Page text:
• Rimbaud’s House hasn’t been in use for a while anyway, it was a nice project but the camera has not proved useful and I do not trust the sensors enough to introduce full automation based on their readings.
    • Random little things like Marvellator, Terrible Fanfiction Idea Generator and the Business Processes Wiki can be converted to static pages, with JavaScript instead of PHP providing the active content, and hosted somewhere like GitHub Pages.

    A few potential sticking points are:

    • I host three WordPress sites for other people. Two are potentially old enough that they can be deleted or replaced with static pages; the other I could migrate to although that would involve paying extra.
    • My son’s Minecraft server is turned off 99% of the time, but if we do want to bring it back at some point, losing the server would mean losing that capability.
    • I do use the server as a VPN occasionally when on unsecured WiFi, but almost every critical app and website uses HTTPS these days, it’s not necessarily essential any more.

    Farewell to Facebook

    This is a post from my blog, which is (mostly) no longer available online. This page has been preserved because it was linked to from somewhere, or got regular search hits, and therefore may be useful to somebody.

    My blogging history has not been lacking in posts where I consider deleting my Facebook profile. It’s been a common thread throughout that time that Facebook has its advantages (having become my sole practical means of contacting many old friends) and disadvantages (that it is a privacy-devouring monster). In the main, we have been willing to make a deal with the Devil in order to use the vast network of communication possibilities it opens up for us.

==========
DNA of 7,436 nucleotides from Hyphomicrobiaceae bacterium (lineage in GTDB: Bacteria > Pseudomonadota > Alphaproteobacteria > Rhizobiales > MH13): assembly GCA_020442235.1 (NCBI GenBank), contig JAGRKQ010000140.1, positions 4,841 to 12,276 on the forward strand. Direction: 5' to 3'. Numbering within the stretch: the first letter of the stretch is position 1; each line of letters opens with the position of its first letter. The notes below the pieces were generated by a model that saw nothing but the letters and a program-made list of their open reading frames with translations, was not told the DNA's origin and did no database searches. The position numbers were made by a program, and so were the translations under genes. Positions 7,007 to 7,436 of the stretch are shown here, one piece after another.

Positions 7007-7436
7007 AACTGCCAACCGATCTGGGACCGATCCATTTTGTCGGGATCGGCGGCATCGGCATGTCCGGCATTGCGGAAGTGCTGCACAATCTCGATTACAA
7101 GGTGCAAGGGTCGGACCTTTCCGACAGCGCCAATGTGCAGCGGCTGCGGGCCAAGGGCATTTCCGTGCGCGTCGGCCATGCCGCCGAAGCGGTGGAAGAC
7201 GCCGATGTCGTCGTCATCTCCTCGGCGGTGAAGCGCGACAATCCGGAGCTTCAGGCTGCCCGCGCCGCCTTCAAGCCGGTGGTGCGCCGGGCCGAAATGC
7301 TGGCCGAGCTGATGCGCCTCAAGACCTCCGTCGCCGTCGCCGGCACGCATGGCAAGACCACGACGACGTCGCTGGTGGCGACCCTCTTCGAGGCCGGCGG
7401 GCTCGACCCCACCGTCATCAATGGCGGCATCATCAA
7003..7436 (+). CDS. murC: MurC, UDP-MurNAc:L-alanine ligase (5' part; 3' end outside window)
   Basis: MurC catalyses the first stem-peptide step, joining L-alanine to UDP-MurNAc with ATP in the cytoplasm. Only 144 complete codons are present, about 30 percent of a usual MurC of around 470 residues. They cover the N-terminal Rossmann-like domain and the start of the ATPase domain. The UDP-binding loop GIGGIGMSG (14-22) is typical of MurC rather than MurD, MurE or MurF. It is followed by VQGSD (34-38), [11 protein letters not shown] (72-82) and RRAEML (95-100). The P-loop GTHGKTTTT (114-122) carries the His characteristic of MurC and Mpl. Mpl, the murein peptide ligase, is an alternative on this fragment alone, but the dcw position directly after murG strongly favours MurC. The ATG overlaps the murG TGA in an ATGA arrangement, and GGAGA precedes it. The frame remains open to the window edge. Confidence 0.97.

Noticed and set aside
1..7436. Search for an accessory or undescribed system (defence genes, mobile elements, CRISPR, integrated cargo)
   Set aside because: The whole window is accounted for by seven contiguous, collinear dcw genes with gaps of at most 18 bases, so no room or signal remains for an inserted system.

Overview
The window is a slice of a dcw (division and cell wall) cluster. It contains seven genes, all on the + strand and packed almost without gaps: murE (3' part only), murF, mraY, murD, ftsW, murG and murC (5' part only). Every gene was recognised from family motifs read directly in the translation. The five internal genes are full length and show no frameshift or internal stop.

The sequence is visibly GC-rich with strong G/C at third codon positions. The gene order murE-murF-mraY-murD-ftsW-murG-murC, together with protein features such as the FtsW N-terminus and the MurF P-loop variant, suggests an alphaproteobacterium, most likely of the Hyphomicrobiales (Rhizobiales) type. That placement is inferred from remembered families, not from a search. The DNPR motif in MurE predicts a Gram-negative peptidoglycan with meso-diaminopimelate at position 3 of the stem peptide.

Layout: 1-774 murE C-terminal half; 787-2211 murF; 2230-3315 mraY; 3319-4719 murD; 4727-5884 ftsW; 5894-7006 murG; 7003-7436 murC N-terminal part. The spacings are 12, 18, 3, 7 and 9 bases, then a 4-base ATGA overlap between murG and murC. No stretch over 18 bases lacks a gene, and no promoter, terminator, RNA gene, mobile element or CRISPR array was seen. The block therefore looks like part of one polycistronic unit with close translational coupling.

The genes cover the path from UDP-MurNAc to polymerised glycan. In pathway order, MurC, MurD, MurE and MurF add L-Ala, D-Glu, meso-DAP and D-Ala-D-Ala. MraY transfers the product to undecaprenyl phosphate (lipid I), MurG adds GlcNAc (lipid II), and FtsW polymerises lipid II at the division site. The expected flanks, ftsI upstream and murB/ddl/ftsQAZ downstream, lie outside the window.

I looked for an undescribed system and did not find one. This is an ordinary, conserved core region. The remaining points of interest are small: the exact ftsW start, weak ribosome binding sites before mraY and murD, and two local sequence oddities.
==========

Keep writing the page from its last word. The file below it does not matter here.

After holding a Facebook account for 10 years, and apparently struggling with whether that was a good thing for at least six of them, today I deactivated my account—a temporary measure to see how it goes, before a potential full deletion in the near future.

    The last straw for Facebook was, as with the last straw for LinkedIn, a matter of privacy.

    Facebook’s “People You May Know” feature is often handy for finding friends-of-frients that you know. Occasionally it recommends someone you kind of know despite not having any common friends, and makes you wonder how the algorithm put two and two together. A little concerning sometimes, but not the end of the world.

    Today, Facebook’s recommendations went from “a little creepy” to “compromising friends’ private medical data”.

    I shan’t name any names, for obvious reasons, but I have a friend who is currently suffering from a particular medical problem. As part of their treatment, that friend has regular appointments with a medical professional, and in supporting my friend, I’ve previously been in contact with that person as well. The friend isn’t on Facebook at all, citing privacy concerns. I have not mentioned anything about them nor their problem on Facebook. And yet today, Facebook’s blissfully context-free recommendation algorithm started suggesting that I add that medical professional as a friend.


    As far as we can tell, what happened is this:

    1. I exchanged an email with the person, via my GMail address.
    2. I have GMail set to remember people I email by automatically adding them to my address book.
    3. I have an Android phone, which automatically syncs my Google contacts, so their email address became stored on my phone.
    4. I have had, in the past, the Facebook and Messenger apps on my phone. I had granted access to my contacts, so they could set contacts’ photos to their Facebook profile picture.